The result of summing the outputs of several Hidden Markov Models. More generally, any arithmetic operation could be used, as long as it only applies to the outputs at a particular time. It is equivalent to one large HMM with a factored state distribution: the state is made up of independent parts. Factoring the state distribution is a general approach to reducing the number of parameters in a hidden variable model. Summing the outputs of ordinary mixture models gives a factorial mixture model. See "Factorial Learning and the EM Algorithm" and "Factorial Hidden Markov Models" (software).

Hidden Markov Decision Tree
A Hidden Markov Model where the distribution over states is hierarchical, as in a Hierarchical Mixture Model. The hierarchical path chosen for the next state depends on the hierarchical path for the previous state. In other words, the outcome at a particular node in the hierarchy is governed by a Markov chain. Thus it is both a Factorial Hidden Markov Model and a Coupled Hidden Markov Model. See "Hidden Markov Decision Trees".

Switching Hidden Markov Model
The result of switching among the outputs of several Hidden Markov Models. That is, only one of the outputs is measured at any particular time. The switching is controlled by a separate Markov chain. See "Variational Learning for Switching State-Space Models".

Hidden Markov Model with Duration
A Hidden Markov Model where the next state depends not just on the previous state, but on how long you have been in that state. Equivalently, it is an HMM with a nonstationary state transition matrix, that changes whenever you stay in the same state, and resets when you leave the state. See Rabiner&Juang (Ch.6).

Hidden Markov Segment Model
A Hidden Markov Model where the outputs are not simply vectors but sequences of arbitrary length ("segments"). The length of a segment and the variables in a segment can have an arbitrary probability distribution conditional on the state. In particular, the variables can be correlated. For example, the segment model can itself be an HMM, giving a Hierarchical Hidden Markov Model. The segment model can be a Gaussian process or (more specifically) a Linear Dynamical System. A Hidden Markov Model with Duration is a special case. A common refinement is that each segment influences the next segment, e.g. to provide continuity; this is the analogue of an autoregressive HMM. See

Linear Dynamical System
A time-series model closely related to the Hidden Markov Model. It generalizes the HMM in some ways and is more restricted in other ways. The generalization is that there is a continuum of possible hidden states; it is an infinite mixture. The restrictions are (1) the state transitions are linear (plus Gaussian noise) and (2) the observations are linear in the state value (plus Gaussian noise). The Linear Dynamical System generalizes linear autoregression in the same way that Hidden Markov Models generalize Markov models. Hence it might be called hidden autoregression. All variables in the sequence are jointly Gaussian: it is a special kind of Gaussian process. See "From Hidden Markov Models to Linear Dynamical Systems", Gelb (Ch.4), and Kalman filtering.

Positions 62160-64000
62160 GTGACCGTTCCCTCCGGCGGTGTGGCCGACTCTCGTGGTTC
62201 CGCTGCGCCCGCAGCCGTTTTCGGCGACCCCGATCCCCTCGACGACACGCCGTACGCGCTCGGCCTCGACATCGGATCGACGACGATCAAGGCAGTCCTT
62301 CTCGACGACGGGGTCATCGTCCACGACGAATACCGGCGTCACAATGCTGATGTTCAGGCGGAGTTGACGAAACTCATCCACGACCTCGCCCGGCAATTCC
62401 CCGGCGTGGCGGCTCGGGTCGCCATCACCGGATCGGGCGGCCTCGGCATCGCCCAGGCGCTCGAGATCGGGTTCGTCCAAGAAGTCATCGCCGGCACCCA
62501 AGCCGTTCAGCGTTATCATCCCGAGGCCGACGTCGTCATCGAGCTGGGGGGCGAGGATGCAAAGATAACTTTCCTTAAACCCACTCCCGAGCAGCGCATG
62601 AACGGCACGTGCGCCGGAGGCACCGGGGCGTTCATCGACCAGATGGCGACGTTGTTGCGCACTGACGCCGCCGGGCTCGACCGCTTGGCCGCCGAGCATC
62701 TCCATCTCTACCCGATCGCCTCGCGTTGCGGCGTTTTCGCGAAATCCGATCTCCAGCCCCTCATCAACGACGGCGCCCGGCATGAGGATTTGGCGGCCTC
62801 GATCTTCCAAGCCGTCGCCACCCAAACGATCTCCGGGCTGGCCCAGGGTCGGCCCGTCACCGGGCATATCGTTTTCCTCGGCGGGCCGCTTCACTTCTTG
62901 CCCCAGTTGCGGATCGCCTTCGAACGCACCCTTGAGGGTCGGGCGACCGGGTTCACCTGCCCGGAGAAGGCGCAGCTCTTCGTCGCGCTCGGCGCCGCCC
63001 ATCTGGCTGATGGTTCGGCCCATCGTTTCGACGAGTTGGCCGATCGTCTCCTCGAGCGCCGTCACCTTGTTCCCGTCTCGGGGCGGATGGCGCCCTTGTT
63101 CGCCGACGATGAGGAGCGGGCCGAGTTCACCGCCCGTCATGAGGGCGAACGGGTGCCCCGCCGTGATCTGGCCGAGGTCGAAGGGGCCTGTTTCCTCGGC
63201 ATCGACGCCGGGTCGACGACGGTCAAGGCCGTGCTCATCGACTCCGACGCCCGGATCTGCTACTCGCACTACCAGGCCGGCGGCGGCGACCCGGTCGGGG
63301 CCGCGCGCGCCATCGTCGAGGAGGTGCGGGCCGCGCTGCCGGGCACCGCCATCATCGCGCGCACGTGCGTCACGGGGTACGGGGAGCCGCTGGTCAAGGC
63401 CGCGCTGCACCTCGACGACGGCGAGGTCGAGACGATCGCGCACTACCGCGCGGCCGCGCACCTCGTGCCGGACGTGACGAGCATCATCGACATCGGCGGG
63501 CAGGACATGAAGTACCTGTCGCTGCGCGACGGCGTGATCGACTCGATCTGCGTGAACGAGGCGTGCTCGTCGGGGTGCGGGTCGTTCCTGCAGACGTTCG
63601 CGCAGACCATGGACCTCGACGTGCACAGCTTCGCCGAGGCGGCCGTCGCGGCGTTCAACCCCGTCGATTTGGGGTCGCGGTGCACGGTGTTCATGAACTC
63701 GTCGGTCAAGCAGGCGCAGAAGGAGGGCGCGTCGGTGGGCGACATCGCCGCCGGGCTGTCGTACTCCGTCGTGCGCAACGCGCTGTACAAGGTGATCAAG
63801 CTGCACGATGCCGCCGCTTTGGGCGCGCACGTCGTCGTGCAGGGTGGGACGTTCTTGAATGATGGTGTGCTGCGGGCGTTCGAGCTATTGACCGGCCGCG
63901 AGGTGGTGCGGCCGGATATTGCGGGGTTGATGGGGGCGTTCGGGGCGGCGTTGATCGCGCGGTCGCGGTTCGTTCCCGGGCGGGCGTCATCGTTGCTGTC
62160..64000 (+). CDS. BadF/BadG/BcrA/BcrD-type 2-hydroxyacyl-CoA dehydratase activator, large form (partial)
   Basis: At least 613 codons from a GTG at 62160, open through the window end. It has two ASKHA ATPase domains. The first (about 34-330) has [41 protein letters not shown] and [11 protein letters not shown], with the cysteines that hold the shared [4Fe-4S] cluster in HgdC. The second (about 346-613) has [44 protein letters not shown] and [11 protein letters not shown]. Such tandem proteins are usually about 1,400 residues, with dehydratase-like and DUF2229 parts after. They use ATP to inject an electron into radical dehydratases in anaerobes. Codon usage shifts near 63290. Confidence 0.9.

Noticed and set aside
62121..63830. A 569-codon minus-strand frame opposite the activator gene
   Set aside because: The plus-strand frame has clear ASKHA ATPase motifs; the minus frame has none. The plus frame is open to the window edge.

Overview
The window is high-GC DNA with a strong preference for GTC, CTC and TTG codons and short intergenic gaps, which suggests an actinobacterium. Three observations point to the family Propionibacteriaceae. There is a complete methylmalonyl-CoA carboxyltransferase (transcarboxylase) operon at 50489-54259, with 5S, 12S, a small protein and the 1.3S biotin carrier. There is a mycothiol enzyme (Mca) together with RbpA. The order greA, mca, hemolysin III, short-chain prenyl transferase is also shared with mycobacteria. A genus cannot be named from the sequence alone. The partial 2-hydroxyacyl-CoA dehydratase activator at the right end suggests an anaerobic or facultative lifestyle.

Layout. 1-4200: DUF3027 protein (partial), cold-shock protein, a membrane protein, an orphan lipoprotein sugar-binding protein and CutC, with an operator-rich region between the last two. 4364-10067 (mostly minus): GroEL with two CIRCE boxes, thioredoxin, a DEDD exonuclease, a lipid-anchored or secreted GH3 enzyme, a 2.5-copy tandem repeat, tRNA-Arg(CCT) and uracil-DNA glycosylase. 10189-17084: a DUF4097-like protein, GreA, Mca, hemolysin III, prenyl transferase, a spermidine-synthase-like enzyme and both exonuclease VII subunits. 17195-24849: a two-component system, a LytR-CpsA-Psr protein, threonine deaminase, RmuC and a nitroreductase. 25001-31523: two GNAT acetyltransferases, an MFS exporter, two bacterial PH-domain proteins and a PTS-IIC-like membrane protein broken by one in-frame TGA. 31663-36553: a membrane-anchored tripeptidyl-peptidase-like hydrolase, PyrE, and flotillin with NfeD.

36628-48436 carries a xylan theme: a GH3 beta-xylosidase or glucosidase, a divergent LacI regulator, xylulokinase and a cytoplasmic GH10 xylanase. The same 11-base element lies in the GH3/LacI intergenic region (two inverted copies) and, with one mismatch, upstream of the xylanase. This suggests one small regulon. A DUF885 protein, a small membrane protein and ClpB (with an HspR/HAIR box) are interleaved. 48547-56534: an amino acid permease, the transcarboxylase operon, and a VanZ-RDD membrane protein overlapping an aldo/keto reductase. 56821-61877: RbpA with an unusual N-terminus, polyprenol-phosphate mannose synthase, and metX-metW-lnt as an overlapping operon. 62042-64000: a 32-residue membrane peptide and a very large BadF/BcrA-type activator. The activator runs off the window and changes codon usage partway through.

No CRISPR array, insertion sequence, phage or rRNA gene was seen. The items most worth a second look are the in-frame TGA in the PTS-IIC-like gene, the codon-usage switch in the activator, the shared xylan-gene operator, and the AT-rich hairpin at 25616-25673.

General dynamical system
A general time-series model based on stochastically perturbing the variables in a Markov chain. The Markov chain may be continuous, the state transitions may be nonlinear with non-Gaussian noise, and the observations may be a nonlinear function of the state plus non-Gaussian noise. In such models, exact Bayesian inference is not feasible. Instead we use special approximation techniques which operate sequentially in time, such as extended Kalman filtering and Monte Carlo filtering. Monte Carlo filtering uses Monte Carlo integration to solve the necessary integrals at each step. See

Mixture of Experts
A finite mixture model for random variable y where all the components and the distribution over components are conditional on measurement x. The mixture components are the "experts" and are typically linear regressions. A piecewise linear regression is a special case where x selects a unique expert. The distribution over experts can be hierarchical, as in a hierarchical mixture model, giving a Hierarchical Mixture of Experts. The measurement x influences the hierarchical path, as in a decision tree. See "Learning in modular and hierarchical systems", "A statistical approach to decision tree modeling", "Hierarchical mixtures of experts and the EM algorithm", and Steve Waterhouse's papers.

Decision tree
The deterministic ancestor of the hierarchical mixture of experts. Used widely in Machine Learning, where the most emphasis is on structuring the tree. See Murthy's survey, Ripley, and web site.

Markov random field
A set of random variables whose independence relationships are represented by a neighborhood structure, i.e. an undirected graph. The Markov property asserts conditional independence: given its immediate neighbors in the graph, a variable is independent of all other variables. This property is particularly useful for specifying the conditional distribution of a single variable, making the representation well suited to Gibbs sampling. Specifying all of the conditional distributions completely determines the joint distribution of the variables. This is a very general model, subsuming Markov chains. The color values in an image or the temperature across an object can be modeled as Markov random fields. When the variables are binary, this model is a Boltzmann machine. See Cressie, Li, Hertz (ch 7), Kindermann, and Relaxation labeling.

Simultaneous autoregression